Stuck at home, changes at work, becoming your kids teacher, and the constant responsibility of keeping your family healthy and safe?
Stress is at an all time high. All this anxiety leads to physical, mental, and emotional pain; now more than ever we need to take care of ourselves. Quarantine stress may be a new experience for many of us but it’s nothing we can’t handle with the right techniques.
Below are a few therapeutic techniques to help you process your emotions as well as keep you grounded and centered during quarantine. With all of these techniques choose quality over quantity i.e choose to do something consistently vs. starting something doing it two times and picking up something else.
Spending large amounts of time with our families can be a stressful experience especially if we are extremely independent and not familiar with this new dynamic. Our homes are no longer our homes but also our offices, schools, gyms, restaurants, and bars. This can lead to restlessness, cabin fever, frustration, and annoyance. Journaling is a great way to process these newfound emotions without taking out our frustrations on our partners, children, and loved ones.
Writing out our feelings can act as a therapeutic release, allowing us to vent without lashing out at the people we are closest to (and also quarantined with). Next time your spouse interrupts your zoom call or you find yourself at your wits end over the amount of dishes in your sink; write it out, leave it all on the page. Your journal is a your eyes only place to navigate and process your emotions.
In a time when simple errands like going to the grocery store are incredibly stressful, meditation is key in keeping our minds level headed during quarantine. Meditation might be easier said than done but seriously make it happen. Meditating for just 15 minutes significantly calms the nervous system, preventing us from or bringing us out of fight or flight state.
Meditate before you get out of bed, or after you watch/read the news; just make it a habit. This is a practice that culminates over time. Grab your headphones, listen to some relaxing music, or even try a guided meditation. Having a meditation practice grounds your quarantine lifestyle with a meaningful routine and sense of purpose.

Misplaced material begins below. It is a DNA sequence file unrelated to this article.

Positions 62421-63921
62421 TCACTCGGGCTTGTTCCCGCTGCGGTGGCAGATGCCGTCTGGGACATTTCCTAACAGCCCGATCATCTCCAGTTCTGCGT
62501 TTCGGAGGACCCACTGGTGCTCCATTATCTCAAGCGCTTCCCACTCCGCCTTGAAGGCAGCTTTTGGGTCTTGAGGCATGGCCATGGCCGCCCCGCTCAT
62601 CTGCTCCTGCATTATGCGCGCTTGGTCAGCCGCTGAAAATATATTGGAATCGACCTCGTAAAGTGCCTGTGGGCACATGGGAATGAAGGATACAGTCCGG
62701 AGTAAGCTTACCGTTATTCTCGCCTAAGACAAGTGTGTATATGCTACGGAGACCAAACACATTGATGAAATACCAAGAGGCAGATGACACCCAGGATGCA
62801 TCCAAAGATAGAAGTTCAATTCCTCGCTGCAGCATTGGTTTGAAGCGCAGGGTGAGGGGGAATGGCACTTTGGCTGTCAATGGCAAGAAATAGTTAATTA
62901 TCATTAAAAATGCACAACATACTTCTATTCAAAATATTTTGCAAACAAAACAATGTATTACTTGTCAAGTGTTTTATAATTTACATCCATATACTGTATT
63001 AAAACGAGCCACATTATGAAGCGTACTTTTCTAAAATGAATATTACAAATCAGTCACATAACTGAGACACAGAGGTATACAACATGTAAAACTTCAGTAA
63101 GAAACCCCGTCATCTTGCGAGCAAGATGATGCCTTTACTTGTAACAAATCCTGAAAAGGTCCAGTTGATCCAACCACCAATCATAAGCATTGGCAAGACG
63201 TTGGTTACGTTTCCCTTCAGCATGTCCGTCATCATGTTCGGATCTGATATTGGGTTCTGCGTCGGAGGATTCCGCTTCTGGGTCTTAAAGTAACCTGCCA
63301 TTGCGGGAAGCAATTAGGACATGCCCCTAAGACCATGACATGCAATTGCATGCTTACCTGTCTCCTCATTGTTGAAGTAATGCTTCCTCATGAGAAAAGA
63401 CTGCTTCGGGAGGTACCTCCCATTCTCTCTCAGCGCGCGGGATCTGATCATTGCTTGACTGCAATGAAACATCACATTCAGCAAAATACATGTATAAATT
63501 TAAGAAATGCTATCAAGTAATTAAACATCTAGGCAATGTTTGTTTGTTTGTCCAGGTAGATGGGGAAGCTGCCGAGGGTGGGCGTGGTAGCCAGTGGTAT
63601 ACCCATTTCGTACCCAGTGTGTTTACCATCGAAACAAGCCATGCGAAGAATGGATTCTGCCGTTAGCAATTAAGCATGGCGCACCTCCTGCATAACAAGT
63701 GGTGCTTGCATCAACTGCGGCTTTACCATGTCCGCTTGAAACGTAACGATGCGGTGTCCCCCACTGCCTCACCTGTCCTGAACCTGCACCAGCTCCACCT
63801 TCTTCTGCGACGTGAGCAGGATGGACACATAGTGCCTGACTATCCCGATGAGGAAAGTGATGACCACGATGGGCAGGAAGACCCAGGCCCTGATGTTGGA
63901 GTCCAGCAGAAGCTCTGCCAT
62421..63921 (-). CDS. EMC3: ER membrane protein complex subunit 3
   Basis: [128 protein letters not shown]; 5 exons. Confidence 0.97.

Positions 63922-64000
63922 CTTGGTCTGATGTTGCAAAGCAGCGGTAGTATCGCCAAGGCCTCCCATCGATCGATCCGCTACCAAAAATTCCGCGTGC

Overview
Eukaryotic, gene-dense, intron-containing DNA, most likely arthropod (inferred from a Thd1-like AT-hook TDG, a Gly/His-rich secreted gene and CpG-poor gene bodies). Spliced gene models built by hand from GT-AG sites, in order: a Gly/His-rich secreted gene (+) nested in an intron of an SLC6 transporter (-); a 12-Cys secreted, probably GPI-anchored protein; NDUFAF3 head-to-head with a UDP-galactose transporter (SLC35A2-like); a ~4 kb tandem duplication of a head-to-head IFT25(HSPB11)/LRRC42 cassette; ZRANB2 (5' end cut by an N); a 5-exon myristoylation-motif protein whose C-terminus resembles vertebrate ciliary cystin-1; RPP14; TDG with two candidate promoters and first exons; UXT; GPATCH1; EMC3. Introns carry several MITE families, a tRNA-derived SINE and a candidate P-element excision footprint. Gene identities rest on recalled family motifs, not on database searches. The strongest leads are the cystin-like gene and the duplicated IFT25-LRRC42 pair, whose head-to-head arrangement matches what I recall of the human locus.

3. Try Something New:
Have you been wondering why so many people are learning how to bake bread? It’s because learning a new skill is a great (and productive) coping mechanism for passing the time in quarantine. If you’ve ever wanted to learn something or try out a hobby now is the time.
Learn to knit, speak a new language, research a topic you’re interested in, or finally read all the books stacking up on your shelf. Choose something fun or creative or frivolous; when else are you going to have the time to explore new hobbies and check these things off your bucket list? Go solo on a personal project or include your kids and spouse just use this time to your advantage and give yourself the permission to explore.
Don’t buy into the hype that you should leave quarantine with a six pack but do take advantage of all the mood boosting benefits of physical activity. Take a virtual yoga class, turn on music and dance, or finally use the fancy in home gym equipment you invested in.
Moving our bodies releases serotonin, lowers blood pressure, and increases immunity. Working out is a win-win if you choose workouts you enjoy and stick to a schedule. It doesn’t matter if you choose to jump rope or do tai chi (or both) make yourself a schedule and commit to it.
This list is just a jumping off point for igniting a healthy quarantine. The overarching message here is just to take care of yourself. Use this time for self-care and development; meditate, exercise, journal , and bake bread. The key to quarantine is finding the right mix of creativity and meaningful routines.
Content courtesy of Alli Bradley, founder of Private Yoga Soho, based in New York City.
CONTRIBUTING AUTHOR, ALLI BRADLEY
Alli began practicing Yoga and Reiki as an extension of her BFA in Dance Performance and quickly found her passion within these ancient practices. Her multidisciplinary background in Yoga, dance, somatics, and energy healing ground her work in curated individualized practices. Currently she is a NYC-based private Yoga instructor and founder of Private Yoga Soho.
Her mission is to bring movement and expression to people throughout all walks of life. To learn more about her work visit www.privateyogasoho.com
Keep up with Alli on Instagram: @privateyogasoho